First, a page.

Keim v. United StatesAnnotate this Case
177 U.S. 290 (1900)
U.S. Supreme Court
Keim v. United States, 177 U.S. 290 (1900)
Keim v. United States
Submitted March 5, 1900
Decided April 9, 1900
177 U.S. 290
Keim was honorably discharged from the military service by reason of disability resulting from injuries received in it. He passed the civil service examination, and, after service in the Post Office Department, was transferred to the Department of the Interior at his own request. Soon after, he was discharged because his rating was inefficient. No other charge was made against him. Held that the courts of the United States could not supervise the action of the head of the Department of the Interior in discharging him.
This case comes on appeal from a decree of the Court of Claims dismissing appellant's petition. 33 Ct.Cl. 174. The findings of that court show that petitioner was, on April 17, 1865, honorably discharged from the military service of the United States by reason of disability resulting from injuries received in such service. He passed the civil service examination, and on May 7, 1888, was appointed to a clerkship in the Post Office Department. On March 16, 1893 at his own request and on the certificate of the civil service commission, he was transferred
to the Department of the Interior and assigned to a clerkship in class 1 in the Pension Bureau, with a salary of $1,200 per year. On March 1, 1894, his salary was reduced to $1,000 per annum, at which salary he continued to serve to July 31, 1894, when he was discharged, and has not since been permitted to perform the duties of his clerkship, although ready and willing to do so. The discharge by the Secretary of the Interior was made upon this recommendation from the Commissioner of Pensions:
"The discharge of Mr. Morris Keim was recommended because of his rating as inefficient. No other charges are made against him. William Lochren, Commissioner."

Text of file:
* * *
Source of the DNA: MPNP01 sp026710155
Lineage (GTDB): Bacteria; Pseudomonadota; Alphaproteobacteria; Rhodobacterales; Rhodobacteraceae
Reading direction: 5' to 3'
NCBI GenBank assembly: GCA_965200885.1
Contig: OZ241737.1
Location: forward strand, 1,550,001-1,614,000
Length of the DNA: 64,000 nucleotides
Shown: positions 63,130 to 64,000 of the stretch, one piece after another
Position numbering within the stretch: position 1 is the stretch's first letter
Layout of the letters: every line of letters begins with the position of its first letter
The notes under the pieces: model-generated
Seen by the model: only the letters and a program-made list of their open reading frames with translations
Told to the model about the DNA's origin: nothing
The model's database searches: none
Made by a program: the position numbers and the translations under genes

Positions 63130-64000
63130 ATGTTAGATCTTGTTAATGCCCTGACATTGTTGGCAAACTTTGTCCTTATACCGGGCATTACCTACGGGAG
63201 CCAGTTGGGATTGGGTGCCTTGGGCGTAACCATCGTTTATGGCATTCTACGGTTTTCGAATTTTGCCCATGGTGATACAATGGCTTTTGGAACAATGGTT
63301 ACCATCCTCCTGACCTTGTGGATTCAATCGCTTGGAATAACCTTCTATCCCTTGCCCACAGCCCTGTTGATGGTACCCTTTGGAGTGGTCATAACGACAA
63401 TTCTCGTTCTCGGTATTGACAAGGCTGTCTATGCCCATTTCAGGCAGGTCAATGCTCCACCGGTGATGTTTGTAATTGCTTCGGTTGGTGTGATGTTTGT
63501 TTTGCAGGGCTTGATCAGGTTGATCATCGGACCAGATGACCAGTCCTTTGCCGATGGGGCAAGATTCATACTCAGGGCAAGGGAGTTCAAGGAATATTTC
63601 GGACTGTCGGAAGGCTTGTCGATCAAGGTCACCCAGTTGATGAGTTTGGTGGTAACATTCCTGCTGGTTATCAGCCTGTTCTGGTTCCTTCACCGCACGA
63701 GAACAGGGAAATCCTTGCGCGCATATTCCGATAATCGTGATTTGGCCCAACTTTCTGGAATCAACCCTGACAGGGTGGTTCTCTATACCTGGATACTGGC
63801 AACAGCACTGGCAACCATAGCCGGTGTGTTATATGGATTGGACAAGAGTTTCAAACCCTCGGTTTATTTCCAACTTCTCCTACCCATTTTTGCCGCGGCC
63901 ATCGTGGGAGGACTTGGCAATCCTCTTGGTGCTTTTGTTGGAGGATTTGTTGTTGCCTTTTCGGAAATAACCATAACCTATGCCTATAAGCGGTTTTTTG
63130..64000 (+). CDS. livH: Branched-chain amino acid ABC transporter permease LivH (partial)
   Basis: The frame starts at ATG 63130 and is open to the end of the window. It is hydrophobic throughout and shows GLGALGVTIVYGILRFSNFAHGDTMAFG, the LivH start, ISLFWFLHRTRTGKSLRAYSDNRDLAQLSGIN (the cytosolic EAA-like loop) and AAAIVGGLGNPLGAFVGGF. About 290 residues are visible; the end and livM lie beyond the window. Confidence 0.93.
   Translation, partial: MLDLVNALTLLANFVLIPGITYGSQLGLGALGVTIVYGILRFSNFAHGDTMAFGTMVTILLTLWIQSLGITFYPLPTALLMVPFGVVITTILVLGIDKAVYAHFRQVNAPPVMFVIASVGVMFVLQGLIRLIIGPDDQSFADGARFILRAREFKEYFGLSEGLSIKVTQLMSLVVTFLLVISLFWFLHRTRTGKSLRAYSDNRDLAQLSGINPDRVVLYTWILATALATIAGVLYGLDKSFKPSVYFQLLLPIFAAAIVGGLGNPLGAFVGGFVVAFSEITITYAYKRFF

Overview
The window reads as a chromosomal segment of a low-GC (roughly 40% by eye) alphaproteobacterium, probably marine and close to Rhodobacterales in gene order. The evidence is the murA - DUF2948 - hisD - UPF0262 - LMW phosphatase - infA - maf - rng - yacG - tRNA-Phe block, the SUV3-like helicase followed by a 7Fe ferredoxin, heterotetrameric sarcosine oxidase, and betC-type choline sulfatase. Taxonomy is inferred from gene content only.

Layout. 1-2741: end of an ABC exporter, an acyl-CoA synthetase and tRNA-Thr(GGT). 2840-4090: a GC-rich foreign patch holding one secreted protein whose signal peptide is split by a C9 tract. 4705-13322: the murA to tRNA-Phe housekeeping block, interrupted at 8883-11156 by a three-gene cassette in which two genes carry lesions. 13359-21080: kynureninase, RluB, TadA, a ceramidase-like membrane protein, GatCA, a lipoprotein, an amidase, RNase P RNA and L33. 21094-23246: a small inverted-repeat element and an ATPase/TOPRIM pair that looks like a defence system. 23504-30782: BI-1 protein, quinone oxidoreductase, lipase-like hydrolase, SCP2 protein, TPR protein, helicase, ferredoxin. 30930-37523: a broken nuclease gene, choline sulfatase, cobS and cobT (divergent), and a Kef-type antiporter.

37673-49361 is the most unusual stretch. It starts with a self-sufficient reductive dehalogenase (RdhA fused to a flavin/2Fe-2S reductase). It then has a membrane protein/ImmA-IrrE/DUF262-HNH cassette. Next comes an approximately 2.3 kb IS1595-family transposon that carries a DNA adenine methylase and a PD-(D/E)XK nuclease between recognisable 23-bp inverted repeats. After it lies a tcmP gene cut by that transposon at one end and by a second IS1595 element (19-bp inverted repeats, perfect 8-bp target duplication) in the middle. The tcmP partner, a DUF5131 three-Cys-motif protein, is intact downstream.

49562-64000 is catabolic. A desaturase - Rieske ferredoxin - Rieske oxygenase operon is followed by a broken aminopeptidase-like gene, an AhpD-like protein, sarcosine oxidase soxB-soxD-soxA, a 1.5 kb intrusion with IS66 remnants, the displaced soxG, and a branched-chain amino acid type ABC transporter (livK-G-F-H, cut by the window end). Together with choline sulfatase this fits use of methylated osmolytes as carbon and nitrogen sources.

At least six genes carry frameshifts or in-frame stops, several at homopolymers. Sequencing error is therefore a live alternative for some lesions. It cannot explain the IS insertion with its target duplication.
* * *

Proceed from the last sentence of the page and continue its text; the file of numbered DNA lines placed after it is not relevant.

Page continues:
The fourth and sixth findings are as follows:
"IV. At the time of his said discharge, the requirements of the public service in said Pension Bureau demanded the retention of a clerk in plaintiff's place; the Secretary of the Interior, upon the recommendation of the Commissioner of Pensions, retained at the time of plaintiff's discharge, and now retains, other clerks of the same division who have received since plaintiff's discharge, and are now receiving, the same salary, to-wit, $1,000 per annum (one receiving $1,200 per annum), who have not been honorably discharged from the military or naval service of the United States and who are not shown to this Court, except as in these findings set forth, to have possessed at the time of plaintiff's discharge better or inferior business capacity for the proper discharge of the duties of their said offices than the qualifications for the said duties possessed by plaintiff at that time. On or about the day plaintiff received notice of his discharge, additional clerks were appointed to duties in the same division in which he served in said bureau, who never rendered any military or naval service. It does not appear that any of these clerks was regarded or reported as inefficient by any superior officer, nor does it appear that those so retained or those thereafter appointed possessed better, or equal, or inferior qualifications for the discharge of the duties of their respective offices than those possessed therefor by the plaintiff."
"VI. There is no evidence that the plaintiff made any effort to secure other employment, or that he has or has not been employed at any kind of work from and after his said discharge,
July, 1894. Nor is there evidence as to the difference in amount between his salary while in the government service and any moneys he might have earned or could have reasonably earned or has earned in other ways since his said discharge."
The petitioner requested additional findings, of which the only portions material to this inquiry are in the latter part of finding 3, that
"he was formally discharged from said service, without any fault of his own and without just cause, and has not since said last-named date been permitted to discharge the duties of said clerkship, although he has at all times, since said last-named date, stood ready and willing to discharge the duties thereof."
And finding 5:
"That petitioner was at the time of his so-called discharge an efficient clerk, and discharged his duties faithfully and efficiently, and at the time of his said discharge he possessed and now possesses the necessary business capacity for the proper discharge of the duties of said clerkship."
These findings the court declined to make, "deeming said requested findings, if true, to be irrelevant to the issue presented."
Official Supreme Court case law is only found in the print version of the United States Reports. Justia case law is provided for general informational purposes only, and may not reflect current legal developments, verdicts or settlements. We make no warranties or guarantees about the accuracy, completeness, or adequacy of the information contained on this site or information linked to from this site. Please check official sources.